1.) Driver Reaction Times (tr)
Driver reaction time includes recognizing the light has changed, deciding to continue or brake, and if stopping engaging the brake (remove foot from accelerator and apply brake). Reaction times vary greatly with situation and from person to person between about 0.7 to 3 seconds (sec or s) or more. Some accident reconstruction specialists use 1.5 seconds. A controlled study in 2000 (IEA2000_ABS51.pdf) found average driver reaction brake time to be 2.3 seconds. The study included all driver types, test were conducted on a controlled track and in a driving simulator.
|0.7 sec||-- about as fast as it gets|
|1.0 sec||-- old standard|
|1.5 sec||-- common use|
|2.0 sec||-- common use|
|2.3 sec||-- AVERAGE|
|2.5 sec||-- used in a few states|
|3.0 sec||-- NSC and UK Standard|
A few states, including California, have adopted a standard driver reaction time of 2.5 seconds. The United Kingdom's Highway Code and the Association of Chief Police Officers ACPO Code of Practice for Operational Use of Road Policing Enforcement Technology use 3.0 seconds for driver reaction time. The National Safety Council (NSC) recommends 3 seconds minimum spacing (3 second reaction time) between vehicles traveling in the same lane.
2.) Vehicle Length (L)
Vehicle length is a factor because the entire vehicle must clear of the road sensor, radar beam, or laser beam, to avoid triggering the camera.
3.) Speed (v)
Standard practice is suppose to be speed limits are set to the 85 percentile speed. The 85 percentile speed is the speed 85% of traffic travels at or below, 15% travel faster. A traffic study is suppose to be conducted over a relatively long period to determine the 85 percentile speed empirically. Some places set the limit 8 to 12 mph below the 85 percentile speed, resulting in more speeders and red light runners.
4.) Yellow Light Duration (ty)
Yellow light times vary and are not always properly set. The best way to determine yellow light duration is to measure it. The easiest way to accurately measure yellow light duration is to video record the light, and count the frames the light is yellow. Several light cycles should be recorded to check for any differences. If possible multiple stoplights should be in the viewing frame.
Once recorded use video editing software to time the yellow light frames. Alternatively, most video playback machines/software allows the user to advance or recede one frame at a time. Count the number of frames the light is yellow and divide that number by the frame rate of the video. Counting frames will yield results accurate to plus or minus the inverse of the frame rate.
|Video Frame Rate:||FPS|
Yellow Light Duration and Accuracy
In the U.S. video cameras commonly record at 15, 30 (broadcast DTV), or 60 frames per second (FPS). Hollywood and home film cameras typically record at 24 FPS. In Europe most video cameras, film cameras, and DTV broadcast operate at 25 FPS. Compressed video can be 10 or 12 FPS.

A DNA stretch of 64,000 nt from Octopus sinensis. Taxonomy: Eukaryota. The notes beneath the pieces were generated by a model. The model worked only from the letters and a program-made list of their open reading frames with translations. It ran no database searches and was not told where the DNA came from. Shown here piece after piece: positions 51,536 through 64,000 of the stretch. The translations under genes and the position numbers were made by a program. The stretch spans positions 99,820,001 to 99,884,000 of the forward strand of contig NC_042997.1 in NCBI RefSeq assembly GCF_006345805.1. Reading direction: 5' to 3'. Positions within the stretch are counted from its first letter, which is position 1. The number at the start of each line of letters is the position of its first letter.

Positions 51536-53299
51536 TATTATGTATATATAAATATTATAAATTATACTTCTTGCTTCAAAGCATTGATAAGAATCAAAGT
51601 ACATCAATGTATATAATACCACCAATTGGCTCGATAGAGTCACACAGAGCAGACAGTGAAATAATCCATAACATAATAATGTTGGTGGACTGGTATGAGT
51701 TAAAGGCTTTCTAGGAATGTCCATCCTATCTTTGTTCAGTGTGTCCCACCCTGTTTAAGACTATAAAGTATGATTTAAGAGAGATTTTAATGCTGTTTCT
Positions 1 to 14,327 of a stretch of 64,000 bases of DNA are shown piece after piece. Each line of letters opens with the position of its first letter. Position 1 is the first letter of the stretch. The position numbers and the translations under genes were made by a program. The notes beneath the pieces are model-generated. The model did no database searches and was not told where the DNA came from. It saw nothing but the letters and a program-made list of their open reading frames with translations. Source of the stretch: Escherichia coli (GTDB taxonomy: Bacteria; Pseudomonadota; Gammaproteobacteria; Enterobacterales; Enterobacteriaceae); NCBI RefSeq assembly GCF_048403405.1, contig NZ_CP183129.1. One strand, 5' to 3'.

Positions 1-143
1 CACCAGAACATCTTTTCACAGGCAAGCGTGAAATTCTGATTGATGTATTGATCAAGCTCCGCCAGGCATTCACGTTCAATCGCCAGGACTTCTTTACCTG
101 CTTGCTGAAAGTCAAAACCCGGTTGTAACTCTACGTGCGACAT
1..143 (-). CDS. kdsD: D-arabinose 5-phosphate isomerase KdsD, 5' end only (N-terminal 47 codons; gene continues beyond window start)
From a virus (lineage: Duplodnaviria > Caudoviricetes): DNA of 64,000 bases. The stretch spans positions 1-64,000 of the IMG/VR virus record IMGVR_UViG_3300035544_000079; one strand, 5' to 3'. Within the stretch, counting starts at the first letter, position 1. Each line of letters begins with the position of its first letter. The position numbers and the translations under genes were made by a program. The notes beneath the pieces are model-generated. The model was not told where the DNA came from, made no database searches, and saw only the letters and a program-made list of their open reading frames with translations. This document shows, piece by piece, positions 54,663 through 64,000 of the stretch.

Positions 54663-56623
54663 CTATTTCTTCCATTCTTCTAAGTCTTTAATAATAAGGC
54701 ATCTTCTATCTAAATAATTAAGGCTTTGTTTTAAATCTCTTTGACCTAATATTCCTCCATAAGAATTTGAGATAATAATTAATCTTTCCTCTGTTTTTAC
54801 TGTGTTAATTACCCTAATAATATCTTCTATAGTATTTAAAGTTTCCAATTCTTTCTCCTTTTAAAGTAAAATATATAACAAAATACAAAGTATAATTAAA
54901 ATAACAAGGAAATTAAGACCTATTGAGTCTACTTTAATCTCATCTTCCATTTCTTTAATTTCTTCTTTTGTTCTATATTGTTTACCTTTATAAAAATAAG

|10||± 0.10 s||Compressed Video|
|12||± 0.08 s||Compressed Video|
|15||± 0.07 s||Video Camera option|
|24||± 0.04 s||Hollywood / Home Film|
|25||± 0.04 s||Video / Film / DTV (Europe)|
|30||± 0.03 s||Video / DTV|
|60||± 0.02 s||High End Video|
FRAME COUNTING -- It may not be exactly clear when the yellow light starts and ends, such as multiple light colors appearing in a frame. The most accurate way to count frames is to use the first frame the green dims and/or the yellow starts to illuminate as frame number 1. Count the frames until the yellow starts to dim and/or the red starts to illuminate, this is the last frame number. Subtract 1 from the last frame number to get the frame count (number of frames). If multiple poles or hanging lights are captured in a frame, whichever light first dims or starts to illumine is used as a frame number start or end.
5.) Stop Line to Intersection Threshold (Clear) Line (dt)
See Red Light Timing Issues - Intersection Threshold for a detailed description.
At least one red light camera manufacturer (Redflex) uses pole mounted radars to detect violations. The threshold line is set for the locality by adjusting the radar beams and software. The threshold line is difficult or impossible to determine by site inspection.
American Traffic Solutions (ATS) uses magneto resistive sensors buried in the road. The system uses 2 sensors in each lane, centered in the lane and spaced 5 feet apart. Each sensor is about 4 inches in diameter (and 2 inches deep), and is battery powered and wireless (2.400 - 2.4835 GHz / 2 mW). The intersection threshold clear line is located several feet past the last sensor and depends on timing computer settings and sensor sensitivity.
Other sensors include lasers, inductive magnetic loops buried in the road, and piezo ceramic pressure sensors buried in the road.
6.) Road Grade (Gr)
Braking (g's) on inclines is adjusted by adding (downhill) or subtracting (uphill) the road grade ratio. Road grade is the ratio of elevation change to horizontal distance, and is commonly expressed as a percentage (%). Road grade may be posted on the road, if not it can be measured with an inclinometer or other method. The road grade ratio is the tangent of the angle with level, or the ratio of the elevation change distance divided by horizontal distance.
|Gr||= road grade ratio|
|ß||= road incline angle|
|y||= elevation difference|
|x||= horizontal distance|
The U.S. highway systems typically has a maximum grade of 5% city and 6% mountains. The table below list elevation change and incline angle for horizontal distance change of 300 feet (100 yards) for selected road grades.
/ 300 ft
|Incline Angle:||degrees (°)|